SYNOPSIS
use Math::PlanePath::DragonRounded;
my $path = Math::PlanePath::DragonRounded>new;
my ($x, $y) = $path>n_to_xy (123);
DESCRIPTION
This is a version of the dragon curve by Harter, Heighway, et al, done with two points per edge and skipping vertices so as to make roundedoff corners,
1716 98 6 / \ / \ 18 15 10 7 5     19 14 11 6 4 \ \ / \ 2021 1312 54 3 \ \ 22 3 2   23 2 1 / / 3332 2524 . 01 Y=0 / \ / 34 31 26 1    35 30 27 2 \ \ / 3637 2928 4445 3 \ / \ 38 43 46 4    39 42 47 5 \ / / 4041 4948 6 / 50 7  ... ^ ^ ^ ^ ^ ^ ^ ^ ^ ^ ^ ^ ^ ^ ^ ^ ^ ^ ^ 151413121110 9 8 7 6 5 4 3 2 1 X=0 1 2 3 ...
The two points on an edge have one of X or Y a multiple of 3 and the other Y or X at 1 mod 3 or 2 mod 3. For example N=19 and N=20 are on the X=9 edge (a multiple of 3), and at Y=4 and Y=5 (1 and 2 mod 3).
The ``rounding'' of the corners ensures that for example N=13 and N=21 don't touch as they approach X=6,Y=3. The curve always approaches vertices like this and never crosses itself.
Arms
The dragon curve fills a quarter of the plane and four copies mesh together rotated by 90, 180 and 270 degrees. The "arms" parameter can choose 1 to 4 curve arms, successively advancing. For example "arms => 4" gives
3632 59... 6 / \ / ... 40 28 55 5     56 44 24 51 4 \ / \ \ 5248 139 2016 4743 3 / \ \ \ 17 5 12 39 2     21 1 8 35 1 / / / 2925 62 04 2731 < Y=0 / / / 33 10 3 23 1     37 14 7 19 2 \ \ \ / 4145 1822 1115 5054 3 \ \ / \ 49 26 46 58 4     53 30 42 ... 5 / \ / ...57 3438 6 ^ ^ ^ ^ ^ ^ ^ ^ ^ ^ ^ ^ ^ 6 5 4 3 2 1 X=0 1 2 3 4 5 6
With 4 arms like this all 3x3 blocks are visited, using 4 out of 9 points in each.
Midpoint
The points of this rounded curve correspond to the "DragonMidpoint" with a little squish to turn each 6x6 block into a 4x4 block. For instance in the following N=2,3 are pushed to the left, and N=6 through N=11 shift down and squashes up horizontally.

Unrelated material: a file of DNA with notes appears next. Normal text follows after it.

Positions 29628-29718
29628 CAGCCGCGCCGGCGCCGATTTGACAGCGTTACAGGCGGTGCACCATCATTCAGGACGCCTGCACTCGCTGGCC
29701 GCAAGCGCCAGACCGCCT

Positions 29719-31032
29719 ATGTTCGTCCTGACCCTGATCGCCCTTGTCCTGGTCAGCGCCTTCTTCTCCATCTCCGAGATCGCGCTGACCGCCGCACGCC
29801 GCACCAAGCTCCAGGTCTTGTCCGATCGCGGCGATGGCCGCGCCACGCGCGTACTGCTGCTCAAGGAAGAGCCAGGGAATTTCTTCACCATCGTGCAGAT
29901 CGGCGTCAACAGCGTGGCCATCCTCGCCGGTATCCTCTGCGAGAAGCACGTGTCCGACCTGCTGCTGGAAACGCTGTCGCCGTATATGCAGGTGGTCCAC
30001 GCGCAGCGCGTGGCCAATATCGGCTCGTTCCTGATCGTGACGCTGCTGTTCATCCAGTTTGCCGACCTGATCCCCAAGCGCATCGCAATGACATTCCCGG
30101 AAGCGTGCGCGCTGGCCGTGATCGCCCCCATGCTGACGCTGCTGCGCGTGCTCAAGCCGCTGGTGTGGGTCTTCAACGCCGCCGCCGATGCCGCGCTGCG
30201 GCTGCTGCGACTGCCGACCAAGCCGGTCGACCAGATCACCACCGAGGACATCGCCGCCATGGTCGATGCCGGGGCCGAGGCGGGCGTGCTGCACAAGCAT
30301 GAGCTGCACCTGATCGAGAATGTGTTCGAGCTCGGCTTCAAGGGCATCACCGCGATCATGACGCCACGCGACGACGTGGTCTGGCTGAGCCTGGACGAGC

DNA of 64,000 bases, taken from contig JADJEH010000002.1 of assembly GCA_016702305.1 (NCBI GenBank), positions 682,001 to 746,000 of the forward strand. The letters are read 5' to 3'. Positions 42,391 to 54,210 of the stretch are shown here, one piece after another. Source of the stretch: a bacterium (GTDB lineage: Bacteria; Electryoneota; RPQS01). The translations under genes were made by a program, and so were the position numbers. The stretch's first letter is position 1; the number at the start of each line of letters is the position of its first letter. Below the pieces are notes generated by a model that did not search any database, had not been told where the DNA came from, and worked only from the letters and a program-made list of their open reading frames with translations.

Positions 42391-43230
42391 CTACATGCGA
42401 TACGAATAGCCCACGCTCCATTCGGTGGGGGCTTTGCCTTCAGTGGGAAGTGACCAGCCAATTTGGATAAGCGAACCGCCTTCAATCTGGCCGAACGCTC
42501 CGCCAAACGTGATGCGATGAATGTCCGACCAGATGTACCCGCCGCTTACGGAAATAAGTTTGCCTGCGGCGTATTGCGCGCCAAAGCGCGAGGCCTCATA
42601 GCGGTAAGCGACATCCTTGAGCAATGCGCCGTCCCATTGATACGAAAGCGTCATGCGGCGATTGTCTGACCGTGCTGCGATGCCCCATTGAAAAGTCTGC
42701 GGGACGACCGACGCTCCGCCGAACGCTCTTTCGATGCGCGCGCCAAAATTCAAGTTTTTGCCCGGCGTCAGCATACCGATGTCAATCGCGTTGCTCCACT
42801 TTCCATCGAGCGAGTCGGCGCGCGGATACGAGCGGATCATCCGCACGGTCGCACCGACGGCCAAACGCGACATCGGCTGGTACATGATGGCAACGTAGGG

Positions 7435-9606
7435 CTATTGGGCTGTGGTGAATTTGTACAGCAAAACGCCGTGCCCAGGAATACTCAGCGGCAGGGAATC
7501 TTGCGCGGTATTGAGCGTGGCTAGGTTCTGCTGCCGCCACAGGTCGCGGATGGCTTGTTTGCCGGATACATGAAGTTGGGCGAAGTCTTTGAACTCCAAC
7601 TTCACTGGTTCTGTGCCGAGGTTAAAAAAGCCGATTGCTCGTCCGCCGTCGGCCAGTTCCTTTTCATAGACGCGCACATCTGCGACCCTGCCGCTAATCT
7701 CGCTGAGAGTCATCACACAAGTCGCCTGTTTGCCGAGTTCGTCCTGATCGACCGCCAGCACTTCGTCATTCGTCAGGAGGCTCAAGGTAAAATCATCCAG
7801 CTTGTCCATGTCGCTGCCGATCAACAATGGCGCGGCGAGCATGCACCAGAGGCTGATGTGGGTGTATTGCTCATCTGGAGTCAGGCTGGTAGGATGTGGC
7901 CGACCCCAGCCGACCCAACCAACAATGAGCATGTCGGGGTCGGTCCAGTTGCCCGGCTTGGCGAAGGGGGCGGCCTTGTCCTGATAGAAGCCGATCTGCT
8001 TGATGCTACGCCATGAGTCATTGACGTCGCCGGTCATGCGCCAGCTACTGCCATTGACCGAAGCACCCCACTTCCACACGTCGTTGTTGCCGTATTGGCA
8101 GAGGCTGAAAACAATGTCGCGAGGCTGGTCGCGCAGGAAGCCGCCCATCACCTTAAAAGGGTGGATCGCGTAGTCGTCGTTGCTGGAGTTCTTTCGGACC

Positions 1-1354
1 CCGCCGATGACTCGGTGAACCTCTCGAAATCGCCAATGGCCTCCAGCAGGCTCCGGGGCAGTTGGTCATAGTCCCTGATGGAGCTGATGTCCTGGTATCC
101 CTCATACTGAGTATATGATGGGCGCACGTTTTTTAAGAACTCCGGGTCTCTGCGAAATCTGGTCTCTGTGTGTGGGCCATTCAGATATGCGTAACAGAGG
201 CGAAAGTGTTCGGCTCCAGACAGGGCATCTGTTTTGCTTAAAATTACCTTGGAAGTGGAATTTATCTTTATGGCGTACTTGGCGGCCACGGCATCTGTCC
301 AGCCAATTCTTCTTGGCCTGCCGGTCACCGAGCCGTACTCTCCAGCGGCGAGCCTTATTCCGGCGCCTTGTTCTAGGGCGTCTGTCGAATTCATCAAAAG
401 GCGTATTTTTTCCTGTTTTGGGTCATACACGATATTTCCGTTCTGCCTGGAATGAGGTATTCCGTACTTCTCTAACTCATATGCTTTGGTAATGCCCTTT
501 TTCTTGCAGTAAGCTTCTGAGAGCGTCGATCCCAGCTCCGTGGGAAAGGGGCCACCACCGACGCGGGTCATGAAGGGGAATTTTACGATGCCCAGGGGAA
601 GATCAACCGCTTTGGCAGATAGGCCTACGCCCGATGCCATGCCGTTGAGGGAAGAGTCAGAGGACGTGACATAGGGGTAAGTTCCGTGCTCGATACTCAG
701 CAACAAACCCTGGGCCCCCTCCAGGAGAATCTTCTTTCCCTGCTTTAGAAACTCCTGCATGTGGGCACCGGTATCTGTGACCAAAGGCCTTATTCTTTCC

DragonRounded DragonMidpoint 98 / \ 10 7 98     11 6 10 7 / \   54 <=> 11 654 \  3 3   2 2 /  . 01 01
FUNCTIONS
See ``FUNCTIONS'' in Math::PlanePath for behaviour common to all path classes. "$path = Math::PlanePath::DragonRounded>new ()"
 "$path = Math::PlanePath::DragonRounded>new (arms => $aa)"

Create and return a new path object.
The optional "arms" parameter makes a multiarm curve. The default is 1 for just one arm.
 "($x,$y) = $path>n_to_xy ($n)"
 Return the X,Y coordinates of point number $n on the path. Points begin at 0 and if "$n < 0" then the return is an empty list.
 "$n = $path>n_start()"
 Return 0, the first N in the path.
Level Methods
 "($n_lo, $n_hi) = $path>level_to_n_range($level)"

Return "(0, 2 * 2**$level  1)", or for multiple arms return "(0, $arms *
2 * 2**$level  1)".
There are 2^level segments comprising the dragon, or arms*2^level when multiple arms. Each has 2 points in this rounded curve, numbered starting from 0.
FORMULAS
X,Y to N
The correspondence with the "DragonMidpoint" noted above allows the method from that module to be used for the rounded "xy_to_n()".The correspondence essentially reckons each point on the rounded curve as the midpoint of a dragon curve of one greater level of detail, and segments on 45degree angles.
The coordinate conversion turns each 6x6 block of "DragonRounded" to a 4x4 block of "DragonMidpoint". There's no rotations or anything.
Xmid = X  floor(X/3)  Xadj[X%6][Y%6] Ymid = Y  floor(Y/3)  Yadj[X%6][Y%6] N = DragonMidpoint n_to_xy of Xmid,Ymid Xadj[][] is a 6x6 table of 0 or 1 or undef Yadj[][] is a 6x6 table of 1 or 0 or undef
The Xadj,Yadj tables are a handy place to notice X,Y points not on the "DragonRounded" style 4 of 9 points. Or 16 of 36 points since the tables are 6x6.
OEIS
Entries in Sloane's Online Encyclopedia of Integer Sequences related to this path include the various "DragonCurve" sequences at even N, and in addition
 <http://oeis.org/A152822> (etc)
A152822 abs(dX), so 0=vertical,1=not, being 1,1,0,1 repeating A166486 abs(dY), so 0=horizontal,1=not, being 0,1,1,1 repeating
LICENSE
Copyright 2011, 2012, 2013, 2014, 2015, 2016 Kevin RydeMathPlanePath is free software; you can redistribute it and/or modify it under the terms of the GNU General Public License as published by the Free Software Foundation; either version 3, or (at your option) any later version.
MathPlanePath is distributed in the hope that it will be useful, but WITHOUT ANY WARRANTY; without even the implied warranty of MERCHANTABILITY or FITNESS FOR A PARTICULAR PURPOSE. See the GNU General Public License for more details.
You should have received a copy of the GNU General Public License along with MathPlanePath. If not, see <http://www.gnu.org/licenses/>.